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Source: New Zealand Parliament – Hansard



Question No. 1—Oceans and Fisheries

1. Hon JAMES SHAW (Co-Leader—Green) to the Minister for Oceans and Fisheries: Will the Government take action to protect 30 percent of Aotearoa New Zealand’s oceans by 2030, given that more than 50 other countries have committed to doing so, including, recently, the United States?

Hon DAVID PARKER (Minister for Oceans and Fisheries): The Government’s first priority regarding marine protection is to reform the marine protected areas Act. One of the most glaring issues to fix is that we don’t yet have marine protection legislation covering the exclusive economic zone. It is Government policy to seek protection of 30 percent of marine areas over time. A range of protection arrangements different to those in the Marine Reserves Act may be necessary. I also note for the member that the High Ambition Coalition (HAC) group of countries have not yet made a binding commitment to protect 30 percent of either the global oceans or their own space; rather, it’s a group of countries that are seeking to promote such an outcome from negotiations later this year.

Hon James Shaw: What advice, if any, has he requested from officials following his statement late last year that “We need to do better in respect of bottom trawling.”?

Hon DAVID PARKER: One of the areas of advice that I have sought is better information as to whether there are new areas being bottom trawled or it’s repetition of trawling over previously trawled areas.

Hon James Shaw: Why did the New Zealand delegation oppose measures at the recent South Pacific regional fisheries management meeting to strengthen the protection of deep-sea corals and other vulnerable marine ecosystems?

Hon DAVID PARKER: The—well, point of order, Mr Speaker. I don’t see how that’s relevant to the question that’s been asked—the primary question.

SPEAKER: Well, I—no. No, I—[Interruption] I want to hear the response from James Shaw. I mean, I would have thought that corals could have been affected by bottom trawling, but I’m not an expert.

Hon James Shaw: Well, the primary question was about taking action to protect 30 percent of our oceans, and the HAC coalition that the Minister referred to—it talks about the oceans in their fulsomeness, not just fisheries, and, as you say, the coral reefs and so on are part of the ocean ecosystem.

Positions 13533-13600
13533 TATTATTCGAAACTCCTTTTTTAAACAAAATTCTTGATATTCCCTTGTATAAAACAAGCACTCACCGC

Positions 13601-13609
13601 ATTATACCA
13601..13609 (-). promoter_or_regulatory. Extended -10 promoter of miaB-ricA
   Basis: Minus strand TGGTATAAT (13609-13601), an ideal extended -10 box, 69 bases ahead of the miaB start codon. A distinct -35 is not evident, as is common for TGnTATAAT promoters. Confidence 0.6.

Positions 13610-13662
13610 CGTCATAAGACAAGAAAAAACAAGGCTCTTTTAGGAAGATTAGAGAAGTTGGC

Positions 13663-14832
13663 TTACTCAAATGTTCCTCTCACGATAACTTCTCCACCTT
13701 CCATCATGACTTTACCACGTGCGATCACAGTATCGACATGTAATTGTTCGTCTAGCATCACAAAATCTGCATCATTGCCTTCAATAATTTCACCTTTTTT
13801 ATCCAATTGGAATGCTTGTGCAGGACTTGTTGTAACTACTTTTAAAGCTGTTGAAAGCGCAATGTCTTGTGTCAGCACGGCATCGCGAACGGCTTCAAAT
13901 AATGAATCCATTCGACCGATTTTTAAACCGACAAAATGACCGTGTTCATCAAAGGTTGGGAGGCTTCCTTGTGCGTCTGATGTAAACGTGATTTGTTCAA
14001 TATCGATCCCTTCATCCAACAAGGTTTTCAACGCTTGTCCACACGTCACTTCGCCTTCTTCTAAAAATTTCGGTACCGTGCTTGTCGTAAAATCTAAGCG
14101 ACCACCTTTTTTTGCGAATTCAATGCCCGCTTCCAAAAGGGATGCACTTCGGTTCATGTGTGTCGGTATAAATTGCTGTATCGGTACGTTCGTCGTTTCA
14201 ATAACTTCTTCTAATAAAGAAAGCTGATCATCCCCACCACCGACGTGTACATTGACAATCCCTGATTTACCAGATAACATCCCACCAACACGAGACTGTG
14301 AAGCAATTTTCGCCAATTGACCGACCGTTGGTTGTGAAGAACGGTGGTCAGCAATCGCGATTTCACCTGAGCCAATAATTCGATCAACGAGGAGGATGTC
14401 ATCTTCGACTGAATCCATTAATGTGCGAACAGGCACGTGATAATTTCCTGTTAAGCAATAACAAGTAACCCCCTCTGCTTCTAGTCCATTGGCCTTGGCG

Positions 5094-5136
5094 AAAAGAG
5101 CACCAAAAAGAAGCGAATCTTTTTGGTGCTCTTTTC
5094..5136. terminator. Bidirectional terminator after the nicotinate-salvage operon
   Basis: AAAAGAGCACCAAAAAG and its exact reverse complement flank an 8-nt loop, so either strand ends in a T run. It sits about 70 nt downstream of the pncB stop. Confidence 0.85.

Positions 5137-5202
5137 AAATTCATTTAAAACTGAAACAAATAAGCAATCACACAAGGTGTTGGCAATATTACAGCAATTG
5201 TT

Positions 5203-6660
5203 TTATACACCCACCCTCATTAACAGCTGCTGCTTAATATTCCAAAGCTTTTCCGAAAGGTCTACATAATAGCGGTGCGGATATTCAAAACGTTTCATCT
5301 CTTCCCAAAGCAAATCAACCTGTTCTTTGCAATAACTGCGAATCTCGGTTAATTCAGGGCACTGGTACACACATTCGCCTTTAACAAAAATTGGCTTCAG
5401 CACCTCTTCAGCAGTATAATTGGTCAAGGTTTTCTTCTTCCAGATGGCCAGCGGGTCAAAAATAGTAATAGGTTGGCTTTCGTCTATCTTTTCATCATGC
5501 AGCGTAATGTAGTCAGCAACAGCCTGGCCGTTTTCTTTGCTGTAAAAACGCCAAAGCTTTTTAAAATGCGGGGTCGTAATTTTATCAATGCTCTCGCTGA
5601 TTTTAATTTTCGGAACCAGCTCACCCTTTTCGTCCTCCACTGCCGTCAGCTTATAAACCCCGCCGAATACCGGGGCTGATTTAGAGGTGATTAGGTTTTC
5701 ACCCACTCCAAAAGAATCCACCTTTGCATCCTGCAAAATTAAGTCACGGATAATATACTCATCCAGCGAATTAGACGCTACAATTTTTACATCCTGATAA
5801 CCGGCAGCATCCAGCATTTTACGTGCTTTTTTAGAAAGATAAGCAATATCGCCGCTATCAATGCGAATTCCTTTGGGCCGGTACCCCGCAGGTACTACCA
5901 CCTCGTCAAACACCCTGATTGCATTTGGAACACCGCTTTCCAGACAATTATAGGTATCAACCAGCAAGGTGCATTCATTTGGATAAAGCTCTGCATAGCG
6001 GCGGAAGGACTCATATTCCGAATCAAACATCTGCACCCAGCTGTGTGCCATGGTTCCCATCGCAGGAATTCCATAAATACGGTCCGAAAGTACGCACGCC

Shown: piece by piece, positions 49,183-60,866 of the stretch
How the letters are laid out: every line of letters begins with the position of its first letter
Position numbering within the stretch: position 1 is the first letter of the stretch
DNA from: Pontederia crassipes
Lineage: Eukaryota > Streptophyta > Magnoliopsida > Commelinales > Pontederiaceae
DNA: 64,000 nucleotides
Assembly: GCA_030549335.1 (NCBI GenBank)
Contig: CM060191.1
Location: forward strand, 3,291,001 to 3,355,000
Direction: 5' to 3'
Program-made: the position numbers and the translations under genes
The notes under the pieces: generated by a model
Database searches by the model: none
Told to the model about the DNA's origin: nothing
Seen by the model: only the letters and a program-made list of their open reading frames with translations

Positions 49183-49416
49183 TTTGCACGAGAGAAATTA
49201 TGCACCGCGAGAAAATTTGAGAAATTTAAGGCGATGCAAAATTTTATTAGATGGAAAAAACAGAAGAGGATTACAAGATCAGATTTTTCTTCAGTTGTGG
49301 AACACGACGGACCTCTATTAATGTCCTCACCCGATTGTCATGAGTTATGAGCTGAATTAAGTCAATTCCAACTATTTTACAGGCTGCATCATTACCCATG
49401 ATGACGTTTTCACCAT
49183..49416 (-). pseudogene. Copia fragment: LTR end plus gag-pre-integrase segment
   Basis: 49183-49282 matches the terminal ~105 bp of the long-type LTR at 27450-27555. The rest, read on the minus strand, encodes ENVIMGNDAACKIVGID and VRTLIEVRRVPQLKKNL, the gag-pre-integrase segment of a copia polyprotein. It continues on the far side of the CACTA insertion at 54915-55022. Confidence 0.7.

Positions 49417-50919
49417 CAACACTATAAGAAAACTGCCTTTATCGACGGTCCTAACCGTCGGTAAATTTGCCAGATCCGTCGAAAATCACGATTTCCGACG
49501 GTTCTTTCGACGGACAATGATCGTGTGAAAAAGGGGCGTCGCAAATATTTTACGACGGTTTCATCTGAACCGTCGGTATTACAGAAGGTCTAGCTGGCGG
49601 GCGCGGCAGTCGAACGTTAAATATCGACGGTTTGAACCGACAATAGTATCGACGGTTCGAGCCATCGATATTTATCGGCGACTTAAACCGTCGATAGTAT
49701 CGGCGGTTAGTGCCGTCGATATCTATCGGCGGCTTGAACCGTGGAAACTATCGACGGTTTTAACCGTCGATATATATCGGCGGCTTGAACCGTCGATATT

SPEAKER: I’m—yeah, the Minister will answer the question.

Hon DAVID PARKER: I’m sure officials thought that they were properly reflecting Government policy. I don’t have the detailed information to hand to give the member a more fulsome answer.

Chlöe Swarbrick: Will the Minister instruct officials to recognise and support the rāhui that Ngāti Paoa has recently placed on the waters around Waiheke Island to protect ao Hauraki from overfishing?

Hon DAVID PARKER: I am aware of the rāhui and local concerns about overfishing of various mainly shellfish species and rock lobster. I have sought advice from officials as to what the Crown response should be as to whether there ought to be action from the Government of a similar nature. No decision has yet been made.

Debbie Ngarewa-Packer: Kia ora. Will the Government take action to protect Aotearoa oceans by legislating for a nationwide ban on seabed mining permits and revoke existing seabed mining permits that threaten the health of our moana?

Hon DAVID PARKER: That’s not currently Government policy, but it’s not to say that the issue will be—may or may not be revisited in the future.

Debbie Ngarewa-Packer: I’m not clear: is that a yes or a no?

SPEAKER: That—[Interruption] No, well, that’s all right. That’s a supplementary question.

Hon DAVID PARKER: It was—the answer was that that’s not currently Government policy to have a ban on all seabed mining, but it doesn’t mean to say that the issue won’t be revisited in the future.

Tim van de Molen: Will the Minister at least commit to creating the Kermadec ocean sanctuary during this parliamentary term; if not, why not?

Hon DAVID PARKER: I can commit to using my best endeavours, but it isn’t good to land something, or to claim to land something, before you’ve caught it, which is what the prior Government did.

Hon Dr Nick Smith: Point of order. I seek leave of the House for the Kermadec Ocean Sanctuary Bill in my name to be set down as the first order of the day on the next members’ day.

SPEAKER: Is there any objection to that course of action? Yes, there is.